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The arbitrary division of IT functions into "slow" and "fast" or "agile" and "legacy" under a bimodal model misses the nuances that are the reality of most real-world IT organizations.
During the keynote at the recent VMware CIO Leadership Forum in Singapore, CEO Pat Gelsinger called out several "myths" of modern IT management, the first of which was the oft-promoted concept of "bimodal IT." While this simple idea has intellectual appeal as it divides infrastructure, applications, and people into two neat categories, real-world organizations rarely work that way.
Innovation needs to happen throughout the IT organization – not just in the front-facing "digital citizen" applications. In fact, the organizations that are truly innovating and disrupting their delivery space are those where the transformation has occurred in underlying systems and business practices, rather than just the front end.
Ovum had previously identified that the true picture is far more nuanced than a black and white "bimodal" division between "fast" and "slow" IT approaches, with the reality more accurately characterized as a multispeed paradigm.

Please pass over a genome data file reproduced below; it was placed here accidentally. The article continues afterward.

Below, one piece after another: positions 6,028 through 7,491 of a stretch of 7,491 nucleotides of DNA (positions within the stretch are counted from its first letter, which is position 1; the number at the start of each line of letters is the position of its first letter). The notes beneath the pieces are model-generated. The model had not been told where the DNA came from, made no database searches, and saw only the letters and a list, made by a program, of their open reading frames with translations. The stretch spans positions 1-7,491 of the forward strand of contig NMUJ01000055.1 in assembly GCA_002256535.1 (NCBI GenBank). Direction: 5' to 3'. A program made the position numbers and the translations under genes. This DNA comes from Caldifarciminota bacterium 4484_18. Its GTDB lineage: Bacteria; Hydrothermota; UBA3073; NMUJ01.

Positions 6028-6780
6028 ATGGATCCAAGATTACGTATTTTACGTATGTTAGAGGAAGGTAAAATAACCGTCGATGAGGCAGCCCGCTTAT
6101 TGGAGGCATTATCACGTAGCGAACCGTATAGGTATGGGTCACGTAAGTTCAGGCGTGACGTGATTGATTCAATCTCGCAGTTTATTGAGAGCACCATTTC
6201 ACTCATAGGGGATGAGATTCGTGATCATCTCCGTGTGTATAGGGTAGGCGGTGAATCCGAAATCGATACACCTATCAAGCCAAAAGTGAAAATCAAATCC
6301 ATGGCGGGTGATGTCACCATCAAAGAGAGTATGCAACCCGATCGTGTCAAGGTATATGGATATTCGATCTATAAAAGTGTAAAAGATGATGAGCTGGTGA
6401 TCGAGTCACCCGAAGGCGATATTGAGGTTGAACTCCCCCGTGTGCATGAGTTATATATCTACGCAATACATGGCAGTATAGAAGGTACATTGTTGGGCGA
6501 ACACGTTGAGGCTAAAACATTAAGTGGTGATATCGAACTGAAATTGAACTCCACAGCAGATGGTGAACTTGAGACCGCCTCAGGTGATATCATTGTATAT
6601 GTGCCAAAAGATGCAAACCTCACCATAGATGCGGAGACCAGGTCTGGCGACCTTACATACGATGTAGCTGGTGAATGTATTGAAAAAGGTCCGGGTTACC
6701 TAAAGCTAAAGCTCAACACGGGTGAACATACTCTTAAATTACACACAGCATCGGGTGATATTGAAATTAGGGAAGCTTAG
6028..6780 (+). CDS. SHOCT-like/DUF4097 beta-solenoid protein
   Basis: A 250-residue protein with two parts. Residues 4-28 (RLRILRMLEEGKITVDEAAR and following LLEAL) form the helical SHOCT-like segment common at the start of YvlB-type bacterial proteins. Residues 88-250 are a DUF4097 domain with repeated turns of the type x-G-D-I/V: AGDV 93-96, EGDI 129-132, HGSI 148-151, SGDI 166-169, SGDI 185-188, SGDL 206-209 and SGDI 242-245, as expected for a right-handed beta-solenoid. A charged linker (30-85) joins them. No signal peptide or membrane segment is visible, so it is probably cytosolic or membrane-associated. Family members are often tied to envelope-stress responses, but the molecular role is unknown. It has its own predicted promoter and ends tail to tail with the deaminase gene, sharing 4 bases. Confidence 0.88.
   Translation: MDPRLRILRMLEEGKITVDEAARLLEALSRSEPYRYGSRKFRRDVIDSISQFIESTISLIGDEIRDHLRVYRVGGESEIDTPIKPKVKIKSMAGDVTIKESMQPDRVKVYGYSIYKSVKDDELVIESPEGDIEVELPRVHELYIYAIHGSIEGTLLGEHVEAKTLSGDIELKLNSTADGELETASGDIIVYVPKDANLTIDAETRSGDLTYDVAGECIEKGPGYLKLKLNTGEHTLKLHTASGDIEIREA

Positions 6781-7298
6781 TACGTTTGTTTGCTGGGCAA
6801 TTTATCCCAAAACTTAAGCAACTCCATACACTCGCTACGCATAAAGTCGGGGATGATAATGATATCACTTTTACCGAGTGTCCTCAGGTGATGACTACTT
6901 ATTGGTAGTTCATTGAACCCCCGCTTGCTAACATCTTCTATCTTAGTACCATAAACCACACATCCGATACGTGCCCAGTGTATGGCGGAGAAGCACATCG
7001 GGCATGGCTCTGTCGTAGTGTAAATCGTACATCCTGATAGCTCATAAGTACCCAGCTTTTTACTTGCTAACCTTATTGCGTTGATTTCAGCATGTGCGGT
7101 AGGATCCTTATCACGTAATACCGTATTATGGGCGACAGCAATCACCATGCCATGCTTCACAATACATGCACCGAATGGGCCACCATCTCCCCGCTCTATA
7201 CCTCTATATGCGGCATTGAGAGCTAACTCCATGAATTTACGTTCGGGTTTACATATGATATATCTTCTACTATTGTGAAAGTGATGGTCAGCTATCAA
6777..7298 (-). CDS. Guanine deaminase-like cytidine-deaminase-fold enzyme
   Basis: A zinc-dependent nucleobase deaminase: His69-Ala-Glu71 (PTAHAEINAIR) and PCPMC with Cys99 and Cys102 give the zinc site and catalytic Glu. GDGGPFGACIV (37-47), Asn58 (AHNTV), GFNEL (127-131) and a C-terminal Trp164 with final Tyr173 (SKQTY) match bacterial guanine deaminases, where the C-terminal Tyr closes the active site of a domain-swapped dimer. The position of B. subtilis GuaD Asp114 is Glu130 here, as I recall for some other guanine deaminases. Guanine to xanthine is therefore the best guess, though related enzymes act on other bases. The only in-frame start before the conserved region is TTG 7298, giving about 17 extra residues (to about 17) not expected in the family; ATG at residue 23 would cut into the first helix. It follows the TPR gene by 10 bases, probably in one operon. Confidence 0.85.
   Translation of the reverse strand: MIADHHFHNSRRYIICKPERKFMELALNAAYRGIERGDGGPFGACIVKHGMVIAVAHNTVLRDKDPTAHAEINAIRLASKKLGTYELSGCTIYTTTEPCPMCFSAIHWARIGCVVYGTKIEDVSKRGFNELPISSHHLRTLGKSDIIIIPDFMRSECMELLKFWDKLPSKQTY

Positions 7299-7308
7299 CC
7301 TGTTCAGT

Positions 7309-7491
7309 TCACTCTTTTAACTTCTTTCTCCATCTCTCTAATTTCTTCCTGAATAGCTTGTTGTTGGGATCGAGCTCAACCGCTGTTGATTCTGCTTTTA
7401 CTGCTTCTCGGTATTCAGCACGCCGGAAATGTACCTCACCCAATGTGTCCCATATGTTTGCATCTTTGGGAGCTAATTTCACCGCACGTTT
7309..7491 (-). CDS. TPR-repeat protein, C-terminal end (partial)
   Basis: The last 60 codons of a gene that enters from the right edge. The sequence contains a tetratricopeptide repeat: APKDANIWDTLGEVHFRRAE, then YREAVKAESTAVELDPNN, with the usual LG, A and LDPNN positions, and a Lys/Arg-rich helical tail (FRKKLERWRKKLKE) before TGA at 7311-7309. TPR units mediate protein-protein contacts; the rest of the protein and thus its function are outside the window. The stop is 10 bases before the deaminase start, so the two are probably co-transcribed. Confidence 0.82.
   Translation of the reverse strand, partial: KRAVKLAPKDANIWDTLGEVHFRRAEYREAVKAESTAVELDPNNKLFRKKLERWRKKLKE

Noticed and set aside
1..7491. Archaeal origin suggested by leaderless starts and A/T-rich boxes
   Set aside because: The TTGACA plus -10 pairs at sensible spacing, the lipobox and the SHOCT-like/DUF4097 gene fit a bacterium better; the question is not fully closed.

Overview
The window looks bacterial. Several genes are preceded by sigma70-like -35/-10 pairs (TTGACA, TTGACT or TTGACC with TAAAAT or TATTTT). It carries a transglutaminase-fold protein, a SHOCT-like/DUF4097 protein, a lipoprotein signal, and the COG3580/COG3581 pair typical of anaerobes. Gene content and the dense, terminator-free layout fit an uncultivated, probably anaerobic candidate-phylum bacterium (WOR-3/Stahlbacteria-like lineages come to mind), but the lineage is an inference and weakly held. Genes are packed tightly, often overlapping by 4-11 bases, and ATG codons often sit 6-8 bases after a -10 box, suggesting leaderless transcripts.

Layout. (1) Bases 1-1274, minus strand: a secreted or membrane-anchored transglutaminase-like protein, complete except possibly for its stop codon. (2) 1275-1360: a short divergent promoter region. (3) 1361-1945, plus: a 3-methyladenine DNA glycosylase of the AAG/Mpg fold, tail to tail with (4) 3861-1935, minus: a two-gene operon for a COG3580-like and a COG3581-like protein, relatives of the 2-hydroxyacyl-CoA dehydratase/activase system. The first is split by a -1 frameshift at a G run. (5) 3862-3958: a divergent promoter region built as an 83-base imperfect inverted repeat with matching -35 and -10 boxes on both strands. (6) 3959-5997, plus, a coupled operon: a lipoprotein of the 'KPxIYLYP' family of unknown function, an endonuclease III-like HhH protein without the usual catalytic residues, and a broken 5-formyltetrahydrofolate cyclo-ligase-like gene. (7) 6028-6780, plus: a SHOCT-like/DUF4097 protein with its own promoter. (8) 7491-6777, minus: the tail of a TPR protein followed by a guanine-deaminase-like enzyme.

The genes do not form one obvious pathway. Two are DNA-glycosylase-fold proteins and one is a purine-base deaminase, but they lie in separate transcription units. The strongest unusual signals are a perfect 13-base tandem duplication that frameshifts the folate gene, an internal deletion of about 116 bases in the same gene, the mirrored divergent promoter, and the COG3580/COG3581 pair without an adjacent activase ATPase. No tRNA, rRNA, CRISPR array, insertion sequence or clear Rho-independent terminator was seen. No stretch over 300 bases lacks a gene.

With organizations utilizing a range of development and deployment strategies, a further challenge is to find appropriate terminology for the two ends of the spectrum without taking a pejorative view of either. With "slow" versus "fast," there is a clear implication that "fast" is better than "slow" – after all, who wants to volunteer to work in the slow lane in a modern IT organization?
Even worse is "innovative" versus "traditional" – with everyone wanting to jump on the innovation bandwagon, "traditional" sounds like a recipe for career suicide. Similarly, describing the alternatives as "stable" versus "risky" implies a negative in the opposite direction.
Some commentators have used more clinical descriptors, such as "type 1" and "type 2" development – but the trouble with such an approach is that the descriptors themselves then must be explained (e.g., "type 2 – that's the innovation stream"), which defeats the purpose.
By contrast, most people understand the construction concept of robust foundations on which to build, after which they have opportunities to enhance a building without worrying whether it will fall down.
The "foundational" and "enhancement" pairing can work well to describe different project types, but organizations are encouraged to use any non-pejorative pairing that works in their cultural context – the key issue is to actually consider the inherent cultural branding such terms imply – rather than use it without reflection.
Multi-speed IT is not about immobilizing the back end, IT0007-000866 (January 2016)
Multi-Speed IT: Can We Have It All?, IT0007-000814, (May 2015)
Al Blake, Principal Analyst, Public Sector
Consumer & Entertainment Services
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